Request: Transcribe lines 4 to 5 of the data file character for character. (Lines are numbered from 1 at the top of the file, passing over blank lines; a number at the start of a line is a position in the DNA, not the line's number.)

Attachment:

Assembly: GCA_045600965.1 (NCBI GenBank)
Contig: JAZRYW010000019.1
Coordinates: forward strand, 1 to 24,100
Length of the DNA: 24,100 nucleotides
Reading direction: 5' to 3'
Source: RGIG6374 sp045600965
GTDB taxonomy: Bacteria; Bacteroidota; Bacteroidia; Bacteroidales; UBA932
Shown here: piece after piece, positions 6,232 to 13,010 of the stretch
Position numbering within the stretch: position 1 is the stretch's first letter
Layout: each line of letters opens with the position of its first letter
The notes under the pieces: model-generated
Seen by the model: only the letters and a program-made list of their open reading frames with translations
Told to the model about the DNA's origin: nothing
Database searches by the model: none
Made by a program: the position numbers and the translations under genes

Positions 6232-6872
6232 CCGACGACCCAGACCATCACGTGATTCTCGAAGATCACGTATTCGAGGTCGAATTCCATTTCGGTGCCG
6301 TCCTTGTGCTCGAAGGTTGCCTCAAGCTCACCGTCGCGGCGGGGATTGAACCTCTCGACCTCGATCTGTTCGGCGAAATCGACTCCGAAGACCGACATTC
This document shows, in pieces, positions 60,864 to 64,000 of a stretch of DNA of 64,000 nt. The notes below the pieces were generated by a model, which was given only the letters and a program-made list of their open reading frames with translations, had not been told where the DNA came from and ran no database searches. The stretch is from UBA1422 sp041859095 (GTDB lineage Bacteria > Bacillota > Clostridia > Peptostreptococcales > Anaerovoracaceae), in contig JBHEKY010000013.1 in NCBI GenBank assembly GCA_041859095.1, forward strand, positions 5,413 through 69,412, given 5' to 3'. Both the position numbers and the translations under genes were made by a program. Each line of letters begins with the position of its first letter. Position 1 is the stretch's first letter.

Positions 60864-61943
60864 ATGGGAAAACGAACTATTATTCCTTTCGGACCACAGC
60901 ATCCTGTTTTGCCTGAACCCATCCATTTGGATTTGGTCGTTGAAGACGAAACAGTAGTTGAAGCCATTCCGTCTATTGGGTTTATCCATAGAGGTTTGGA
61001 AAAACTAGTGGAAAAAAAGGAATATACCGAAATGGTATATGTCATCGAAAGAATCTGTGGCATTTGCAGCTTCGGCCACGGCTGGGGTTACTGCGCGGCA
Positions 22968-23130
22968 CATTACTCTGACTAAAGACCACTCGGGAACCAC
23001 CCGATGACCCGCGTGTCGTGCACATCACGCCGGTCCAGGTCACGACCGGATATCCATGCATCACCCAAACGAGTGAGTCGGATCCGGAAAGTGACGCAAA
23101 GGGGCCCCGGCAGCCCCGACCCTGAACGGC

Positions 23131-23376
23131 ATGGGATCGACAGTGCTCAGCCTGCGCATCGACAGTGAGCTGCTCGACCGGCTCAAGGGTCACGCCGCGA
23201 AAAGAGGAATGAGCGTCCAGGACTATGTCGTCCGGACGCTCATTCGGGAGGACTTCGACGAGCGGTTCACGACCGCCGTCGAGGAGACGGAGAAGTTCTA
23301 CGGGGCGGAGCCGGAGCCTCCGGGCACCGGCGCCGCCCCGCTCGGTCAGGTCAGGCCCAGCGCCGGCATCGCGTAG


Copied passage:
Length of the DNA: 24,100 nucleotides
Reading direction: 5' to 3'